This almost certainly does not pass the smell test. Few diagnostic criteria are 98% accurate (particularly those based on symptoms alone), so the group of 300 patients said to have CFS undoubtedly contains more than 2% who don't have the disorder (whatever CFS turns out to be) even though they have the symptoms.

However, classifying illness by symptom complex has a long and excellent history in medicine. Prior to the discovery of micro-organisms, infections were characterized by the type of fever they produced. Now we know that many distinct microOrganisms cause fever. Similarly, it is quite likely that there are multiple distinct causes of CFS (some of which might be one or more microOrganisms). It is very unlikely that 98% of CFS (whatever it is) is caused by one thing.

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8. milkshake on October 13, 2009 2:42 PM writes...

I would put some desperate CFS patients on antiretrovirals to see if there is improvement. For example the phosphonate-nucleotide analogs blocking viral transcriptase from Gillead (discovered by Holy group in Prague) have a pretty broad spectrum (working both on HIV, cytomegalovirus and hepatitis, etc) and they are approved for these other indications. I think there is a chance that they might help, regardless whether the recently identified virus is the actual patogen (or just a an associated effect of viral infection with another agent)

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9. Sili on October 13, 2009 4:10 PM writes...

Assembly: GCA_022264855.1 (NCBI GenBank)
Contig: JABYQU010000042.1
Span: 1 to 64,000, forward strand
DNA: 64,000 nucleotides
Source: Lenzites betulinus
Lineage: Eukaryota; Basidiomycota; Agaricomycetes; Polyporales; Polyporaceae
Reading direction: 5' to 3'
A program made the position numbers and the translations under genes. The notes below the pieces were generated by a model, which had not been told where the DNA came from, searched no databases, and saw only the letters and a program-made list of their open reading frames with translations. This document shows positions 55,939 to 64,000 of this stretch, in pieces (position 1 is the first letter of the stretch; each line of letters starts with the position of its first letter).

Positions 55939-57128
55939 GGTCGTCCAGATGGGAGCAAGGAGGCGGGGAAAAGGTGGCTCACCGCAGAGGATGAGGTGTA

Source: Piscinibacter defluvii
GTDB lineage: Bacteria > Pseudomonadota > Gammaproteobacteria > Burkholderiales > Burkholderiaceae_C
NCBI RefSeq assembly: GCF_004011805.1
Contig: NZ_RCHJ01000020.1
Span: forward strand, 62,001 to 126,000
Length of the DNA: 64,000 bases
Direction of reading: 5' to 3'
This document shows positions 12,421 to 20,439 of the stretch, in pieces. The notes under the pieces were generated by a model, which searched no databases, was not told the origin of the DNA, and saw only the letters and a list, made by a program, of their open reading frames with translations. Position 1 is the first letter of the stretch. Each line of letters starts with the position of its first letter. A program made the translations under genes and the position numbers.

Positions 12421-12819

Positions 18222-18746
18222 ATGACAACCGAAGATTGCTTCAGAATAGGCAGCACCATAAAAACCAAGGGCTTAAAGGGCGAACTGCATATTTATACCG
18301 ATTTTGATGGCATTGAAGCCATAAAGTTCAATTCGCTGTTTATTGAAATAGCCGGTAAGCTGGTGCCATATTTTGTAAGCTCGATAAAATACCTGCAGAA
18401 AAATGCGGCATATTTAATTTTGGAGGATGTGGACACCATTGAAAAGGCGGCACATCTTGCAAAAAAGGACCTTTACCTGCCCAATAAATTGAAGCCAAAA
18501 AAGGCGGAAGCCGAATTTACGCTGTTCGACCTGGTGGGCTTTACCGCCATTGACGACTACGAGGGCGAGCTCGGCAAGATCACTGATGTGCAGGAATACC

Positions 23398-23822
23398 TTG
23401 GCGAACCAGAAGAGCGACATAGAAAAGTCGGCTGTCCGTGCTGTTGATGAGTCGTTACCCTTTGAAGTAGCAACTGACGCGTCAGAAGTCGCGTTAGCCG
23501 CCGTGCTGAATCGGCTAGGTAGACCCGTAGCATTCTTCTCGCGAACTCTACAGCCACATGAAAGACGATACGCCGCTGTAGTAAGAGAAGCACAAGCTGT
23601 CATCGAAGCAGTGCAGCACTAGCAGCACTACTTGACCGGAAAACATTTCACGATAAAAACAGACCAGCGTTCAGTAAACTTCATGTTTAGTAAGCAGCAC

How much work has been done to test the placebo effect is CFS sufferers? (All placebo, I mean, as there's no 'cure' in the absence of any real diagnosis.)

ERV wasn't too impressed with the prostate paper.

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10. Kelly on October 13, 2009 4:39 PM writes...


You are silly indeed. Your comment shows that you have absolutely no comprehension or understanding regarding CFS symptoms or severity.

Some patients have been bedridden for years, sometimes decades. Any placebo is not going to bring them back to life.

There will be no single cure. Retrovirus or no retrovirus, each case has compounding issues: Pesticide or other environmental exposures, mold, heavy metals, etc. Everyone with CFS has different compounding triggers.



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11. retread on October 13, 2009 5:12 PM writes...


What do you pay for malpractice insurance?

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12. Sili on October 13, 2009 6:58 PM writes...

I certainly didn't mean to offend anyone (for once), but the question still stands.

I do not doubt that some - even many - people suffer from something, and this does indeed sound like a good case for what can be the issue. So I'm glad that we may now have a good diagnostic criterion to sort people by. That should help to stop this from being a 'catch all' diagnosis.

I don't know to what extent it would have done any good, which is why I ask, but I'd have thought that an anomalous placebo response would have indicated something. Quite likely even that there is more to the syndrome than just 'hypochondria'.